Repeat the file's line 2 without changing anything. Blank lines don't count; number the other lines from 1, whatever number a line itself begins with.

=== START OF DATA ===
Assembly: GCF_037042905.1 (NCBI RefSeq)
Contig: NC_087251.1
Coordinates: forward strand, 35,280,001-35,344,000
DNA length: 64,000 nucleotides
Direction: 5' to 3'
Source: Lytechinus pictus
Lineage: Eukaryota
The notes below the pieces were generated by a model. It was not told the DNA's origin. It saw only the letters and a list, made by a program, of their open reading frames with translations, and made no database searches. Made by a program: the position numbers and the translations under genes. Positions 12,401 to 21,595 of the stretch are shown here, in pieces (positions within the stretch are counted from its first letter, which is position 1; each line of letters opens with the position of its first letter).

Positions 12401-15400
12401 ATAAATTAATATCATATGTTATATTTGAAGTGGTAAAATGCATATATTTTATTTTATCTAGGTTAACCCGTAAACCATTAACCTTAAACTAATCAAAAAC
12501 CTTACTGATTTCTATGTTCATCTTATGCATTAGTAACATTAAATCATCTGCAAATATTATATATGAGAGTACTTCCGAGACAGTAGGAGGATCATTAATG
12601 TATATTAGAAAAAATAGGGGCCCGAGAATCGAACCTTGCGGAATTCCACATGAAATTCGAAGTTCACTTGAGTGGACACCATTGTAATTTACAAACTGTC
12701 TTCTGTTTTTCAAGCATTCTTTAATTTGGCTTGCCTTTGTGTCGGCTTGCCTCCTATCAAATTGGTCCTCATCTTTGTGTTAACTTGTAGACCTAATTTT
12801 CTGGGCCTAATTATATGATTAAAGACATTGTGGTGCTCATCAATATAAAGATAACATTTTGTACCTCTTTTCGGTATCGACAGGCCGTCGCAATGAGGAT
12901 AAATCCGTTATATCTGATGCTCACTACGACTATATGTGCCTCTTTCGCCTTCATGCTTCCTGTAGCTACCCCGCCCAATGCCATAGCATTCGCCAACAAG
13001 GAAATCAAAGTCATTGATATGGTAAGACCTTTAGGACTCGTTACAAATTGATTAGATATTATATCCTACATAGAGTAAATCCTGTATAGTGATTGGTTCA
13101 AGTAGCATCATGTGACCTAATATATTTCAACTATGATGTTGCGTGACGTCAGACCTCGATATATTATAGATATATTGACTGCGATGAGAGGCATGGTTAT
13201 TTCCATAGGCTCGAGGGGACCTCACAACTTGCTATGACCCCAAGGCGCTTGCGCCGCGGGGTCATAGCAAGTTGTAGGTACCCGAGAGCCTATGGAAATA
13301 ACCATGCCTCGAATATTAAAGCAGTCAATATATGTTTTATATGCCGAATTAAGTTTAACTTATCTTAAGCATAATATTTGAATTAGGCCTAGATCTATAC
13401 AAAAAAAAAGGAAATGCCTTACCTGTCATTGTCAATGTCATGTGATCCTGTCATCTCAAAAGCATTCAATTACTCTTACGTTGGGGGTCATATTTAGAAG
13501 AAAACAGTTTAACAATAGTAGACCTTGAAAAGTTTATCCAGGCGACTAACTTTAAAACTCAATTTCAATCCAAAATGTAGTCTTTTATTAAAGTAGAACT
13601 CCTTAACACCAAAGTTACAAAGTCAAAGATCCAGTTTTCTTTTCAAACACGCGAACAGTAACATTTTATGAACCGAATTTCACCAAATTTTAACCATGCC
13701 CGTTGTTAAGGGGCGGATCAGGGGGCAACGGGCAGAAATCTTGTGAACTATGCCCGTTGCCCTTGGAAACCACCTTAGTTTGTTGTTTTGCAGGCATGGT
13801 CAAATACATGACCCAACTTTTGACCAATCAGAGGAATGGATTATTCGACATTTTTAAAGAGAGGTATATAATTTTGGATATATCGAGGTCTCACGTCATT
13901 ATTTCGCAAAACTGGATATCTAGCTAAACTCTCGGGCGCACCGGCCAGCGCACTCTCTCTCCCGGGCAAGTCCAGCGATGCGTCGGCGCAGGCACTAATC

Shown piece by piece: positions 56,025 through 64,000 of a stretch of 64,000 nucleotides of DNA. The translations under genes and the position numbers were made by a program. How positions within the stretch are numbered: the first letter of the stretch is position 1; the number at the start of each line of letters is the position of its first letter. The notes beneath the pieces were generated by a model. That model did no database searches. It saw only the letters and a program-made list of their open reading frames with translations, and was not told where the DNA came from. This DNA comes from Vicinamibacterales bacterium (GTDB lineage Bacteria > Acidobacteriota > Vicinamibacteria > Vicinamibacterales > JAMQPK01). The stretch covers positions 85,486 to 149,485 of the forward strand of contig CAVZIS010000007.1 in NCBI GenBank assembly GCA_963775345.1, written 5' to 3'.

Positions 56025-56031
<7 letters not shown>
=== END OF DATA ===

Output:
Contig: NC_087251.1